A smaller drive gear can be helpful in situations where your rear sprocket is in danger of hitting kerbs etc.
For example, you could use 9:80 vs 10:88
Typically, most tuning would be done off EGT and not CHT. I run both, but find myself only looking at CHT if the motor is running like crap and the EGT numbers look good. I find the CHT on our KA is usually somewhere between 270-290 degrees. You get any higher than that and it gets slower and runs like crap.
My son is starting to run KA and I haven’t converted it to EGT so I was looking for some numbers for CHT. That number is interesting as it is around 100* less than Yamaha. As I recall you are running the junior header, does that change the temps at all?
Thanks for the info.
The Junior header doesn’t add any extra temp to the motor.
Best bet is to get it converted to EGT because you won’t be able to tune it based on CHT. The air temperature will have an affect on the CHT as well.
3 of us decided to take a late year trip to Tulsa OK to run our KA100s.
This is what happened to a buddies KA, we are pretty sure his EGT sensor went bad so he kept leaning it down, as he was having problems getting over 900, then it popped. He didnt get over 15k for the weekend. I was running 16-16.2k rpms.
We were all running fuel from the same jug, 110 with 38oz of redline to 5 gallons.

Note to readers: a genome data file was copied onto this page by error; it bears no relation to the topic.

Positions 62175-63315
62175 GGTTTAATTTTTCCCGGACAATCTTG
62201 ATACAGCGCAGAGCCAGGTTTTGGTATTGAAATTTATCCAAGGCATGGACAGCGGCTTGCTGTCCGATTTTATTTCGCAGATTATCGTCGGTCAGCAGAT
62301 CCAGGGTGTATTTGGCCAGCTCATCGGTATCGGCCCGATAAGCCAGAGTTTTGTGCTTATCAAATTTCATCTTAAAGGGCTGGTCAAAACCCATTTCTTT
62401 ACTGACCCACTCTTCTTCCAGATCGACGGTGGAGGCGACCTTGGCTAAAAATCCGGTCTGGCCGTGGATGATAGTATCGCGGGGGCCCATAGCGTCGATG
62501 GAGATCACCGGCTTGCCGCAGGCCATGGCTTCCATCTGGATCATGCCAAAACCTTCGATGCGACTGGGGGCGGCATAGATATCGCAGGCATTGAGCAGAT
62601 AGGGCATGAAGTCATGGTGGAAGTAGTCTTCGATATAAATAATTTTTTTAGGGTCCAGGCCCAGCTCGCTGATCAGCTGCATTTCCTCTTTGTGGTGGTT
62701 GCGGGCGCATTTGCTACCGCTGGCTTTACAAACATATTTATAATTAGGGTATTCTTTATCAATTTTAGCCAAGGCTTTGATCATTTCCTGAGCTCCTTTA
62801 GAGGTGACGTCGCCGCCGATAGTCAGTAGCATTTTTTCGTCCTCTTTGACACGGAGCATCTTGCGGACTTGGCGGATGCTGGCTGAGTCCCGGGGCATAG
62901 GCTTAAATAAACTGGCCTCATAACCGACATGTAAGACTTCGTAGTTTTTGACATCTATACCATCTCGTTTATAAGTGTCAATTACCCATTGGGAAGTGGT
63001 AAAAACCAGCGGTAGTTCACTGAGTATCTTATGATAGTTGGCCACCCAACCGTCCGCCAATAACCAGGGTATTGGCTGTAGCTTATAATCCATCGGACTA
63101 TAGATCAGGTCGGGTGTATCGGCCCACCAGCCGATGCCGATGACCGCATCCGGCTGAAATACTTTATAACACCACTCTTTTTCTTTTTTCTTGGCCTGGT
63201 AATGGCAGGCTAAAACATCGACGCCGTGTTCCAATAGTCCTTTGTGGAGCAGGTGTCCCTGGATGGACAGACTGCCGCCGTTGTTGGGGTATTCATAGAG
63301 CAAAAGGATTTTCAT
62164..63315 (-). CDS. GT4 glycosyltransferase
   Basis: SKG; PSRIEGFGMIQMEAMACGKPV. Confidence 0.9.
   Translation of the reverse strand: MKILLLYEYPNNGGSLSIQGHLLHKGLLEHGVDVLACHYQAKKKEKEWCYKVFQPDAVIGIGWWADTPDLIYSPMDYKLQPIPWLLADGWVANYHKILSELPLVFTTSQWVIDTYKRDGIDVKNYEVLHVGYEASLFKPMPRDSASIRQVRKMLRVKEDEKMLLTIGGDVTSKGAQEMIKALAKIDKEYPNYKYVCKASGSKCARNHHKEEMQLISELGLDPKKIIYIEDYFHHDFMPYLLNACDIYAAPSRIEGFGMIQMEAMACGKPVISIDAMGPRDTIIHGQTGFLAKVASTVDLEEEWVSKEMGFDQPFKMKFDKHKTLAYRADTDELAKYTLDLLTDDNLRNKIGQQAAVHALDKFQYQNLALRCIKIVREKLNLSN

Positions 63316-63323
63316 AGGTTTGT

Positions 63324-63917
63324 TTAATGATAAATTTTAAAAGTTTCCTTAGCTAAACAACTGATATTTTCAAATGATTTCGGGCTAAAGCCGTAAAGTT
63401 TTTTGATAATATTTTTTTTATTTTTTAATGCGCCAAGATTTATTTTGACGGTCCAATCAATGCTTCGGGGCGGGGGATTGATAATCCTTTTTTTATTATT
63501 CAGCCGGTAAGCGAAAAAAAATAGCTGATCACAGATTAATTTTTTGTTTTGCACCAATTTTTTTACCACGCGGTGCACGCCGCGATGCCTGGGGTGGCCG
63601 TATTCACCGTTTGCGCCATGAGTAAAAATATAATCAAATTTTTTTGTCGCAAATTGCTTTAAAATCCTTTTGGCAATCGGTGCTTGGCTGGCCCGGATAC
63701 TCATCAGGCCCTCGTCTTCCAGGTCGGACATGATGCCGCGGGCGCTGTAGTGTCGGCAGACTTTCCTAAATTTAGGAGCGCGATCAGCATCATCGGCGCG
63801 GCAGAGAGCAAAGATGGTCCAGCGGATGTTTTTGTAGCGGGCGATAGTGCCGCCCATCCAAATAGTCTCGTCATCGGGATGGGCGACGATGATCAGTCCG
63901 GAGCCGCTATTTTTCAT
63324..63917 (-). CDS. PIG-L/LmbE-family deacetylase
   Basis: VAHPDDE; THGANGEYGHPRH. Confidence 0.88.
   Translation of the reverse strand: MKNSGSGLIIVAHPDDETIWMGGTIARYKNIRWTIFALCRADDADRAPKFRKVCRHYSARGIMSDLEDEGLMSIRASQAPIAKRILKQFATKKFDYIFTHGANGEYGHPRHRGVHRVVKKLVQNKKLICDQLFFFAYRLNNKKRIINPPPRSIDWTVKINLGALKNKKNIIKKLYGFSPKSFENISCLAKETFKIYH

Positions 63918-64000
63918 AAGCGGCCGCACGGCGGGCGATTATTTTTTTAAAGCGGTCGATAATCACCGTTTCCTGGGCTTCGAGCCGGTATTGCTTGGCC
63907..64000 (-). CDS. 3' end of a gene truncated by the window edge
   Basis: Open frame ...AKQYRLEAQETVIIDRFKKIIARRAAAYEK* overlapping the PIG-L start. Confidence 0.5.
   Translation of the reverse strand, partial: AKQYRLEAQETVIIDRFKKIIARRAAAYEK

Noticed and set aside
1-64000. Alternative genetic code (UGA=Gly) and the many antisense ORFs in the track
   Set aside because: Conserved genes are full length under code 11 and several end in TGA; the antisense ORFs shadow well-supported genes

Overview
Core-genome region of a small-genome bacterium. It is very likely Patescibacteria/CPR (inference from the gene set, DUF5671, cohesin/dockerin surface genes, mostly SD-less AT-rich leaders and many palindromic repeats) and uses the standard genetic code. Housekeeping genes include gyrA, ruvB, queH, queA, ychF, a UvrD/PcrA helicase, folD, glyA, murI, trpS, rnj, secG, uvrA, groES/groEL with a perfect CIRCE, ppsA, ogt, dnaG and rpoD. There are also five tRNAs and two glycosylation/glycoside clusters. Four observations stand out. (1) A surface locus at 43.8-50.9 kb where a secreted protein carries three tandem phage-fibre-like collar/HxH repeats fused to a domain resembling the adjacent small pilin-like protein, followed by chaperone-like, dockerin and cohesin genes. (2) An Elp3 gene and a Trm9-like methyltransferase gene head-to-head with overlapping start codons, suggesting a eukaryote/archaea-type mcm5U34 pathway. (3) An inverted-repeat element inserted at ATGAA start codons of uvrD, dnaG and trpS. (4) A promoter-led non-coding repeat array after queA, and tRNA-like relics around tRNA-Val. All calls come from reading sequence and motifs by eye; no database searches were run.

He left it with a local to drop off at Woltjer for rebuild and blue print. I am scared to see what the bill on this one is going to be.
“Blue printing” is not supposed to be required for KA100 and is “illegal/ frowned upon” here in Australia.
If the bottom end is still fine the parts to fix should only cost around $200 Aus. The rest is Labour, which for someone setup to do it, should take around an hour.
The average hourly rate in Automotive land (in Aust.) is around $100 an hour
So anything over $300-$400 is too much IMO.
If the main bearings are gone and they have to split the case add another hour and $150 for parts.
If the Crank has to be split all bets are off- the pin, bearing and rod are $600 plus another hour or so.
It will be interesting to see what it costs.
9/79 = 8.78
9/80 = 8.89
10/88 = 8.80
I think most of the “blue printing” that happens in the US is around adjusting the gaskets to change the timing, and then dyno break-in and tuning. With the motor being a single cylinder, and all parts having to be stock OEM parts, “blue printing” of a kart motor is not what it is for other race motors. I remember when my dad was involved in tunnel race boats, when he would build the motors, he would weigh all the parts and match them to each powerplant. Along with making sure all the tolerances were to exact specs.
Besides the top end and possibly the bottom, have the carb gone through as well. Any idea of the needle settings when it stuck?
Verify the EGT sensor with boiling water.
We left his whole motor package there. I want to say he was at like 70 mins on the low and 55 on the high. Might have been closer to 50 on the high.
We checked pop off before going out in the first session it was right at 9.5
That’s a mechanical failure from looks of it vs wrong jetting. I wonder if it’s a piston pin failure, that would explain a lack of performance too.
Whatever it was snagged the exhaust port good too.
Assuming 900 F (900 C would be 1652 F) I would have gone richer 1st to test for too lean. My KT100 ran best at about 1200 F. Of course it had a bigger combustion chamber. When you go too lean, the EGT Will read lower Because of detonation. Some other things should be clarified such as the position of the EGT probe, both distance from the piston and position of the tip of the probe.